Power vs opposition: From accusations to dialogue

Participants in an opposition march along Tverskaya Street in Moscow. (RIA Novosti / Valeriy Melnikov)
Prime Minister Dmitry Medvedev has called on civil opposition activists to use legal methods in their fight against allegedly fraudulent elections and other violations.

­“Fair elections have been the favorite topic in the recent months. In the majority of cases, any video published on the internet is automatically considered as an unconditional proof of fraud. And if anyone says that it should be studied by lawyers or experts, they are immediately accused of working in the interests of the authorities,” Medvedev said during a meeting of the Big (or Open) government, a new project aimed at involving civil society in legislative work and public discussion of key laws. 

Dmitry Medvedev urged Russians to give up such rhetoric, which he believes only leads to a deadlock.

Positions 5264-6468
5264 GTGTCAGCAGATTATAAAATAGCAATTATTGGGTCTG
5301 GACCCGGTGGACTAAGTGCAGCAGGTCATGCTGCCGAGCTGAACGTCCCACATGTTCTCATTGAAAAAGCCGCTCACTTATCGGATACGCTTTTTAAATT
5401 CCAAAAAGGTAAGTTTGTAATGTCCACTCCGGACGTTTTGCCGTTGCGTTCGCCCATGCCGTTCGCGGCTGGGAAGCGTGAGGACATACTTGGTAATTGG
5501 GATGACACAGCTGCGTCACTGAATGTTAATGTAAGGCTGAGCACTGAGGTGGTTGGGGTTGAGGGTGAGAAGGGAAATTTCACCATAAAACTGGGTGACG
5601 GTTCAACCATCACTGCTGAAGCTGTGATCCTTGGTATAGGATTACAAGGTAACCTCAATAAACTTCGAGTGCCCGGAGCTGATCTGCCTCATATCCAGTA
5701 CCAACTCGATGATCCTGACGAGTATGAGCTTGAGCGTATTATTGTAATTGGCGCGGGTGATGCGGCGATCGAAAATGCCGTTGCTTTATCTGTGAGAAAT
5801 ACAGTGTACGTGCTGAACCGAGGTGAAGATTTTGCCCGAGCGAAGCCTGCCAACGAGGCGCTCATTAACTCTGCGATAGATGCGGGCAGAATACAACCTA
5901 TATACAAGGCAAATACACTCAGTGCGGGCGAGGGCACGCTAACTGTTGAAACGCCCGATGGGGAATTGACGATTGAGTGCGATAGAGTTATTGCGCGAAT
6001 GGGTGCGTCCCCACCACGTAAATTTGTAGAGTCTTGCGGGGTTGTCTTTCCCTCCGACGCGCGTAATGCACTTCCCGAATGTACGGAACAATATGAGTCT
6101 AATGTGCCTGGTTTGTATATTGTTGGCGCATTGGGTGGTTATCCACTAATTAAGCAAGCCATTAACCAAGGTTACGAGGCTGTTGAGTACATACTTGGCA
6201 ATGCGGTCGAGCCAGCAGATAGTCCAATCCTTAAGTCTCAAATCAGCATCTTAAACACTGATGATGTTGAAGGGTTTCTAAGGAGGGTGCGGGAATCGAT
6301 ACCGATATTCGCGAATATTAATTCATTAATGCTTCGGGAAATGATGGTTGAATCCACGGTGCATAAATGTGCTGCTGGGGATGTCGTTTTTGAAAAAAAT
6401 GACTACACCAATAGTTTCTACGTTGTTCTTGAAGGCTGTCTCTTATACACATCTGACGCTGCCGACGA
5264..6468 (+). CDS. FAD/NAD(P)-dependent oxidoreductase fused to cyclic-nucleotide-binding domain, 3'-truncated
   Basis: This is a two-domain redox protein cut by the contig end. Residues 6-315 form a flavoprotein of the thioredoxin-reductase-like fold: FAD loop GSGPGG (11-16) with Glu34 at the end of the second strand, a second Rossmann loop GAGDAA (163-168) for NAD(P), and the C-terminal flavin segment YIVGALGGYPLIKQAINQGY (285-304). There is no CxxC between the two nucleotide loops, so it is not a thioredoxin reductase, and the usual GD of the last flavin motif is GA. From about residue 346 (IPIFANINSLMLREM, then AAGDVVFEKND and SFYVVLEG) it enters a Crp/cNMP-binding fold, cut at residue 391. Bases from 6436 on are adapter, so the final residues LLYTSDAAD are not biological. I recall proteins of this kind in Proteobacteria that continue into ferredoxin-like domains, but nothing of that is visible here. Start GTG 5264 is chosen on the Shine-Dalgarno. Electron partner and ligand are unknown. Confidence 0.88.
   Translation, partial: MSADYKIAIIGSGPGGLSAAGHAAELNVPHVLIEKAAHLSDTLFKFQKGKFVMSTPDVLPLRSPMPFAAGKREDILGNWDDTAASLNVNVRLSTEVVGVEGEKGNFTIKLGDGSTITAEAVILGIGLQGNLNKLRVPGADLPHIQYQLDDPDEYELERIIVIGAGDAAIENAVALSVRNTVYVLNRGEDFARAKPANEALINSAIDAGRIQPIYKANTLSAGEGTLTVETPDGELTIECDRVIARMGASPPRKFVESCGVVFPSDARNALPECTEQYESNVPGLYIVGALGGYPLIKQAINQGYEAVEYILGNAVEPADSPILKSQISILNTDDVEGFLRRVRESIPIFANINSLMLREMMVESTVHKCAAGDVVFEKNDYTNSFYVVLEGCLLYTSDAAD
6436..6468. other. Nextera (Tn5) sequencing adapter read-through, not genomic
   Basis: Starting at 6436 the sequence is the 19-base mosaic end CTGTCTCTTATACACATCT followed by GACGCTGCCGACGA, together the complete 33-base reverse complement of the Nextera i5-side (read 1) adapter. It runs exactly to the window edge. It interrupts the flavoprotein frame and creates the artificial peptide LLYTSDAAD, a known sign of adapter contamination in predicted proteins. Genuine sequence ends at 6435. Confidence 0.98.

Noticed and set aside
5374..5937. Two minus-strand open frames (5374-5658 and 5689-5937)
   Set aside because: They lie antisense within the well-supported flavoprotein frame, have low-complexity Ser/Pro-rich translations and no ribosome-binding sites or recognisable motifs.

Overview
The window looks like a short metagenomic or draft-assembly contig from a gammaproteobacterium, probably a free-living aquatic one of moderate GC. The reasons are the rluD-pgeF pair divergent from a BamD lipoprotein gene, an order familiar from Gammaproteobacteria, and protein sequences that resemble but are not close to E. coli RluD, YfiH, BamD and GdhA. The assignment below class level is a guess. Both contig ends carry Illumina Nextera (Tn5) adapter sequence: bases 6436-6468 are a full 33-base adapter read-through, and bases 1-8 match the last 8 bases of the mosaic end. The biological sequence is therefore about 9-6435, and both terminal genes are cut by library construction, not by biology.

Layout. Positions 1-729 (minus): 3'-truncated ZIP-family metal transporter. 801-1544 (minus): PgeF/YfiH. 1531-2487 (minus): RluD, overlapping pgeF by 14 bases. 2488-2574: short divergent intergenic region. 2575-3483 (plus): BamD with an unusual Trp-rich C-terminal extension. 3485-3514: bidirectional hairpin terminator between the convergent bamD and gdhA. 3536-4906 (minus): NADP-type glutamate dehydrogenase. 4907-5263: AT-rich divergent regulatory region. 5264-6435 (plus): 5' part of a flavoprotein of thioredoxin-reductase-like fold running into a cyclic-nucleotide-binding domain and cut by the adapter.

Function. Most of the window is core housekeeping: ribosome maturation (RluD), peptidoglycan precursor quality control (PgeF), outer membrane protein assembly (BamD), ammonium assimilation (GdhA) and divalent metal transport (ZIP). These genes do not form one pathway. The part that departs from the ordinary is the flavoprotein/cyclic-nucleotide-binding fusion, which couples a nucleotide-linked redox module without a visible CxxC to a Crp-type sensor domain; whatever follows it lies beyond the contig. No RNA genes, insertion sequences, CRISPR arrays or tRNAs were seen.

“Our problem is that we have learnt to draw conclusions on subjects in which we are not specialists,” the premier noted.
Some of the experts pointed out that there is a high level of distrust towards the court system in Russia. 


Medvedev acknowledged that there still a long way to go in terms of the transparency of the court system, but at the same time stressed that it has become more open, both thanks to “reforms and some natural, technological reasons”. 

In this regard, one of the aims of the Big government is to break down that distrust, he says.
“We should demonstrate with our own example that the power is ready to change,” he observed.